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Posted Date: 03/6/2015

Behind the Scenes with Demski Creations

Dorothy Creamer, Editor

Veteran film artist of 19 years, Brian Demski draws upon his years of Hollywood experience to bring his unique skillset to the horror and haunt industries. His studio, Demski Creations, is based in central Ohio and offers services such as fabricating fully functional props, creature special effects, costumes, puppetry and more. Here we get some insights from the man behind the macabre vision.

How did you get started in this industry?
I’m an artist with a very long career in the film and television industry. I’ve always been a haunt enthusiast as I acted in haunts in my younger years and in addition I just went to a lot of haunts and liked horror movies. I found that in the film business there are a lot of ups and downs so there were times that I’d have a break for a month or longer. I decided to take my knowledge, talent and experience to the haunt industry. I found out about some of the conventions like Midwest Haunters, Transworld HAAShow and Hauntcon. Five or six years ago I got my feet wet at the Midwest Haunters Convention and did better than I expected. I envisioned it as another way to get my artwork out there and make some money.

What do you do mostly for haunted attractions?
Costumes and creatures suits, production design—all of that. It’s really been a great niche for me to get into and show off my talents and experience. I have seen that the bigger haunted attractions are going more for the detail and want pieces that nobody else has – to get the wow factor. I’ve been doing so much haunted attraction stuff – I actually haven’t even done films in a few years.

How do you implement that detail that haunt operators are looking for?
I see a lot of sets and paint jobs and the mechanics of certain things are not as detailed in terms of realism. As far as someone replicating something old like an embalming room, they don’t have that talent or know-how. That’s where my skillset comes into play. I can teach people the techniques such as how mold grows in a certain area, how rust forms in certain areas and how lighting will play a part.  Someone who doesn’t understand the art of lighting doesn’t realize that if you paint something to look real, but then light it with blue lights, everything is just going to look blue. You have to decide if you want it painted correctly, or if you want to paint it for the way you want to light the area.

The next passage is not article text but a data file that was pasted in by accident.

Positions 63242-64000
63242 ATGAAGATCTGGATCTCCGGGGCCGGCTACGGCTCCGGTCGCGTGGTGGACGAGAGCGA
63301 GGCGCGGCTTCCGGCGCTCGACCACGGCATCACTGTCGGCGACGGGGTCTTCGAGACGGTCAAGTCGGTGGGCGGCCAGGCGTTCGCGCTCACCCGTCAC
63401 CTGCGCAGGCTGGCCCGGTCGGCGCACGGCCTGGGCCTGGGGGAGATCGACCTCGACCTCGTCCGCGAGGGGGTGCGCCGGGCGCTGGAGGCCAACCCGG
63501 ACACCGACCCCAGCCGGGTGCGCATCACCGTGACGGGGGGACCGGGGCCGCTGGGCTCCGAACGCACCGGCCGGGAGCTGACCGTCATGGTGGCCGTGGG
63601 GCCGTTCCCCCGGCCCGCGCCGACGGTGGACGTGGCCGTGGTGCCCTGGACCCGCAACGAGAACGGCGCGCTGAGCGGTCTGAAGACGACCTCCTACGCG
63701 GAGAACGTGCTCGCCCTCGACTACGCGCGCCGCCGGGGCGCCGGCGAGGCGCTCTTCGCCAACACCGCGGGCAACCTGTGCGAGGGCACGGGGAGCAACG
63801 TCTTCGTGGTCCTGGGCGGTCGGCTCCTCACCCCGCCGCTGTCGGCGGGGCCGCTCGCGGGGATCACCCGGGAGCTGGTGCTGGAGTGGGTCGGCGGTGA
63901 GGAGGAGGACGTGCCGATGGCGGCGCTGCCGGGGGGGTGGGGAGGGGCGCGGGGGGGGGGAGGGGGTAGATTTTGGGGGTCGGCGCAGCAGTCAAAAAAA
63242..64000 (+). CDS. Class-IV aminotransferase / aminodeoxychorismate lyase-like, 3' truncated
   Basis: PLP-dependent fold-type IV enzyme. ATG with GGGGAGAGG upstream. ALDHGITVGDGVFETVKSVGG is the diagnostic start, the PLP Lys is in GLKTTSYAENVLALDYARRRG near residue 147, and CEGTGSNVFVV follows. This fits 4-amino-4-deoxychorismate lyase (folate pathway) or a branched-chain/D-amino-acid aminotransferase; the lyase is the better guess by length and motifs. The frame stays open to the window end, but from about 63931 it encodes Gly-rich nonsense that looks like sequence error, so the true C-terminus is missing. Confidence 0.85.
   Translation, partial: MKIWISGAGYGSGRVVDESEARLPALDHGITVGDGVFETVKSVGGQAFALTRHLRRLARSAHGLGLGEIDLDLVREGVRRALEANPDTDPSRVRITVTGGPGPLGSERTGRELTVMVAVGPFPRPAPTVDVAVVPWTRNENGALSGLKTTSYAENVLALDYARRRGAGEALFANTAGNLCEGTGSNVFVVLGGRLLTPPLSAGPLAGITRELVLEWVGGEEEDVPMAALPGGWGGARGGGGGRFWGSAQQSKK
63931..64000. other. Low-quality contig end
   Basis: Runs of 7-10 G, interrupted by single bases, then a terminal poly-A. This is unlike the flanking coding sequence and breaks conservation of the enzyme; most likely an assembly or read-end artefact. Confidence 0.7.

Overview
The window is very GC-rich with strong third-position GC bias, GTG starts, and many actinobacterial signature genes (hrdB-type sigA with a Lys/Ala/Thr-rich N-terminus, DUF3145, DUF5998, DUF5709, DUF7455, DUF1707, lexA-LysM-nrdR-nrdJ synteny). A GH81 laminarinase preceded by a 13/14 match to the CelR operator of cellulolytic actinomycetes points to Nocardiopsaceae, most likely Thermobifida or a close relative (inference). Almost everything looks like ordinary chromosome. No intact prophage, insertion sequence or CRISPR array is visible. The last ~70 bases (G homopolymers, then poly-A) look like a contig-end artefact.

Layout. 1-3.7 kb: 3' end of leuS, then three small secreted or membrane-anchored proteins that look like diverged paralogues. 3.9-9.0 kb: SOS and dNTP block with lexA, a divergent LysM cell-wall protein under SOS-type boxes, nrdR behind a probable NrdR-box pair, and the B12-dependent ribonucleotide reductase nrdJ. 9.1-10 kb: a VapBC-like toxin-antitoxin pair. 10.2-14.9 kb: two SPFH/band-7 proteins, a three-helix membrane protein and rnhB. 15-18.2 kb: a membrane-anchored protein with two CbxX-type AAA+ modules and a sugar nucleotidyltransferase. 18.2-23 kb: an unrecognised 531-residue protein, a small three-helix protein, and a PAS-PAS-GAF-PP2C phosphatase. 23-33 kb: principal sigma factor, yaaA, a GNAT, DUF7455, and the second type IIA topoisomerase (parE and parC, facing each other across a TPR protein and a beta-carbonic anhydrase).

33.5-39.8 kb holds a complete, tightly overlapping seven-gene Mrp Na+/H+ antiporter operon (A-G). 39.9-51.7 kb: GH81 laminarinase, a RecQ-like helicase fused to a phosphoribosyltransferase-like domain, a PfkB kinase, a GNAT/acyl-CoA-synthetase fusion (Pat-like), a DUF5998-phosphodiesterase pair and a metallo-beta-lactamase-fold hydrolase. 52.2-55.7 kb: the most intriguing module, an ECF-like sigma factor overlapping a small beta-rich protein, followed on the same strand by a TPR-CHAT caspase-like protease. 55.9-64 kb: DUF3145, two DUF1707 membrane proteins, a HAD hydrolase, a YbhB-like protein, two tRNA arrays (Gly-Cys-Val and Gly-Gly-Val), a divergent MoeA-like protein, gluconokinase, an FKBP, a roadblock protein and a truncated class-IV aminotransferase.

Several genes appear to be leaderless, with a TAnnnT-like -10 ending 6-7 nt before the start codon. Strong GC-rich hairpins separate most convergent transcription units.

What sets your work apart from others?
My wife and I work together. She is my second-hand man, the best partner anyone could have, and she has been in the business as long as me. She is a key costumer wardrobe person. We create tons of costumes, we have a whole catalog of asylum wear, plus other costumes, furs, and creatures. Basically we’re taking all of our experience from the movie industry and putting it into haunts. Some of the materials we use in the film industry a lot of people don’t know about in the haunt industry. In that way, we can up the game on what we are able to create and do. We can also go to haunts and use older props that have been sitting there and change them to make them look better or refreshed so it fits into the theme. We know ways to cut coers instead of having a $5000 animatronic prop just rot away in a storage unit.

What is one of your proudest moments?
I think it’s having a lot of people appreciate your work. I love that I can walk through a convention or be in a store and someone will recognize me and say, “I love what you do.” Other than that, executing large amounts of work in a small amount of time and making sure it’s safe, cool and that patrons are getting what they are paying for – that is a pretty great accomplishment.  

Where do you think the haunt industry is heading?
It’s definitely at a point where the cooler the detail, the better. I’ve been selling my items for five or six years, but I’ve also been into the industry not as a seller, and I see it just keeps growing and growing because of the amount of talent that is coming into the industry. People are expecting a little bit more. When someone’s a trendsetter you’re always going to have people that will try to follow in those footsteps, so the bar is constantly being raised.

Does anything frighten you?
Not paying my mortgage… or electric bills.

Demski Creations

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